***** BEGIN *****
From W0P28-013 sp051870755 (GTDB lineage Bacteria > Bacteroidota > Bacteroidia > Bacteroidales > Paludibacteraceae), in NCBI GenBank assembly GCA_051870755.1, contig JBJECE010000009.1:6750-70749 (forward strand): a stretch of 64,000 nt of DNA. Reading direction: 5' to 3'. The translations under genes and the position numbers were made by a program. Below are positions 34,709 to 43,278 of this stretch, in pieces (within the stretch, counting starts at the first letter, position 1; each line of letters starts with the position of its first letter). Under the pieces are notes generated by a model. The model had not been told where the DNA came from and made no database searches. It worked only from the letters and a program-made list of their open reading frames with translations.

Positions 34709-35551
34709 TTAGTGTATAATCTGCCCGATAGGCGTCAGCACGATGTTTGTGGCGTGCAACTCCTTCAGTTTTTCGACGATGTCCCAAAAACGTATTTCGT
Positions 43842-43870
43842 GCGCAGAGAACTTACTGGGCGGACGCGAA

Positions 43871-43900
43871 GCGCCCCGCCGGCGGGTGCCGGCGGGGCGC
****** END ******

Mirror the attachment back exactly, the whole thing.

From W0P28-013 sp051870755 (GTDB lineage Bacteria > Bacteroidota > Bacteroidia > Bacteroidales > Paludibacteraceae), in NCBI GenBank assembly GCA_051870755.1, contig JBJECE010000009.1:6750-70749 (forward strand): a stretch of 64,000 nt of DNA. Reading direction: 5' to 3'. The translations under genes and the position numbers were made by a program. Below are positions 34,709 to 43,278 of this stretch, in pieces (within the stretch, counting starts at the first letter, position 1; each line of letters starts with the position of its first letter). Under the pieces are notes generated by a model. The model had not been told where the DNA came from and made no database searches. It worked only from the letters and a program-made list of their open reading frames with translations.

Positions 34709-35551
34709 TTAGTGTATAATCTGCCCGATAGGCGTCAGCACGATGTTTGTGGCGTGCAACTCCTTCAGTTTTTCGACGATGTCCCAAAAACGTATTTCGT
Positions 43842-43870
43842 GCGCAGAGAACTTACTGGGCGGACGCGAA

Positions 43871-43900
43871 GCGCCCCGCCGGCGGGTGCCGGCGGGGCGC